Mark Stephens Mark Stephens has been working with Java and PDF since 1999 and has diversified into HTML5, SVG and JavaFX. He also enjoys speaking at conferences and has been a Speaker at user groups, Business of Software, Seybold and JavaOne conferences. He has a very dry sense of humor and an MA in Medieval History for which he has not yet found a practical use.

Pecha Kucha at Bos 2009

2 min read

One of the exciting parts of the Business of Software conference (for the audience if not the participants) is the Pecha Kucha competition. This approach to presentation is a reaction to the excesses of PowerPoint and aims to cut out the bloat and make presentations fun and interesting again. The rules of Pecha Kucha are very simple – you have 20 slides, you have 20 seconds on each slide and the slide will change every 20 seconds. It really makes you cut out the bloat and focus on what is critical. 

For the Business of Software competition, the conference organizers (Neil Davidson and Joel Spolsky) asked for submissions and choose the talks to be given in two sessions. It could be any title and any subject. I was lucky enough to be one of those involved this year and so here are some of the things I discovered from participating myself and talking to the others involved.

1. It needs a snappy title. If you look at the full list, some of them describe and some of them tease but they all grab your attention. 

2. It is a bit like the software business – you need a good product, you need to sell it well. A Pecha Kucha needs good content delivered in an entertaining way. It does not want to be boring but neither is the idea just to make the audience laugh.

3. A six minutes and 40 second presentation is much, much harder to write and do than an hour presentation.

4. Don’t try to condense a longer talk down – write it from scratch. 

5. Keep it simple – don’t try to do too much.

6. The first slide is critical. Just like a sprint race, if you get a good start, you slip into the flow. If you mess up the start it is very hard to recover.

7. Pictures (especially personal ones) trump words and graphs. We had some amazing slides of children, kittens, people leaping from airplanes – no graphs and no long bullet points.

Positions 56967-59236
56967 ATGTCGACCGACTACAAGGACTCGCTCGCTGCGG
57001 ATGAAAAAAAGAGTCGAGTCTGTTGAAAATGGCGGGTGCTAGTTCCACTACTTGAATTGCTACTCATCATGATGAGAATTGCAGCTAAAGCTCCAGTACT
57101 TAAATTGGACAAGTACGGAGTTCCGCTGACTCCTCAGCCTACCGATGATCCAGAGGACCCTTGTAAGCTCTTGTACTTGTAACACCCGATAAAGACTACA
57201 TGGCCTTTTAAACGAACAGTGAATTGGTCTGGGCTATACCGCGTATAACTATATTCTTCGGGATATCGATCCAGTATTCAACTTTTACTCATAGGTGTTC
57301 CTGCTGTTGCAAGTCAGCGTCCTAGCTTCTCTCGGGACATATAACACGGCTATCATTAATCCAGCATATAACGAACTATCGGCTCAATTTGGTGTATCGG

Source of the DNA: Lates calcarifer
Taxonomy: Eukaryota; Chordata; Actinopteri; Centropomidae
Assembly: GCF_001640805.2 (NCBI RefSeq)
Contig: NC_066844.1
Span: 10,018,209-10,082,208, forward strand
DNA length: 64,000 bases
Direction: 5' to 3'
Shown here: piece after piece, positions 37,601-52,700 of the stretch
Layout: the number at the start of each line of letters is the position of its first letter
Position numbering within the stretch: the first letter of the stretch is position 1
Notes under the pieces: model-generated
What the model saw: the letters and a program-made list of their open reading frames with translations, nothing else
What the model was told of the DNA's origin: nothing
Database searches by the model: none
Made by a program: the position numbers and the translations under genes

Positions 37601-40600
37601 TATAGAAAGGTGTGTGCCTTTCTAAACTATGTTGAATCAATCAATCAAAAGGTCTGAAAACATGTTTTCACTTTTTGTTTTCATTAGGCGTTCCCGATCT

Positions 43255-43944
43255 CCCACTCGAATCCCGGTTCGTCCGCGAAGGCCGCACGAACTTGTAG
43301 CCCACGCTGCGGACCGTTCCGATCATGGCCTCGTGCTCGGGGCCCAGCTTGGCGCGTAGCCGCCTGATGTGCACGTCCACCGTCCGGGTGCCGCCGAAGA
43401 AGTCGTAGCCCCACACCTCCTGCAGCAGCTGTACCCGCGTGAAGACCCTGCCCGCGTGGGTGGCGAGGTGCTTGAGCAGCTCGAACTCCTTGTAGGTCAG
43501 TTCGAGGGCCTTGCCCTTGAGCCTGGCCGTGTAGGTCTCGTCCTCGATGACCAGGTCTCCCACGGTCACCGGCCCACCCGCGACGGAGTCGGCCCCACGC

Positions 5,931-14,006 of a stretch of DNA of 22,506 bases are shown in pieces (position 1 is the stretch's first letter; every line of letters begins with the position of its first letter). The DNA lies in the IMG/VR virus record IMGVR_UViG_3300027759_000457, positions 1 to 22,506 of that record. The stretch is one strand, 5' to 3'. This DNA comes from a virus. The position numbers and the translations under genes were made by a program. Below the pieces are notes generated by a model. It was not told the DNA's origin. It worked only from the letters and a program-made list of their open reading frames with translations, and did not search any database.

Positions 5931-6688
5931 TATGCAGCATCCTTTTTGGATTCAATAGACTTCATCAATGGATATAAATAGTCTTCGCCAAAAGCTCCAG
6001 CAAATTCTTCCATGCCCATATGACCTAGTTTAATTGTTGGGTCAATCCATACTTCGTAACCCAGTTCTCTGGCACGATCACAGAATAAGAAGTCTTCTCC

8. Timing is very tough so you need to have rehearsed it over and over again. There is a counter but several of us were not quite clear on when the change happened.

9. It will never work as planned. Some slides might get a laugh so there are less than 20 seconds (and the ones you think are funny fail to get a laugh). Sometimes you speak faster or slower than planned or you say something spontaneous. Several of the speakers had ‘extra content’ prepared just incase. I practised my slides on 15 and 30 second intervals  to practise both scenarios.

10. It is a great way to get a lot out of the Business of Software conference. The organizers are very generous in giving a free ticket to all the participants (2,000 US dollars for less than 7 minutes work can’t be bad!) and there is a cool prize to the winner (it was a MacBook last year and a Kindle this time). It also means that you do not have to introduce yourself to people at the conference – they know who you are and will come up and ask you about design, marketing or whatever you speak about. 

So if you are suffering death by Powerpoint, do have a look at the Pecha Kucha method to put some life back into your presentations. And if you fancy a challenge, then there is Boston Business of Software Conference 2010…

Mark Stephens Mark Stephens has been working with Java and PDF since 1999 and has diversified into HTML5, SVG and JavaFX. He also enjoys speaking at conferences and has been a Speaker at user groups, Business of Software, Seybold and JavaOne conferences. He has a very dry sense of humor and an MA in Medieval History for which he has not yet found a practical use.

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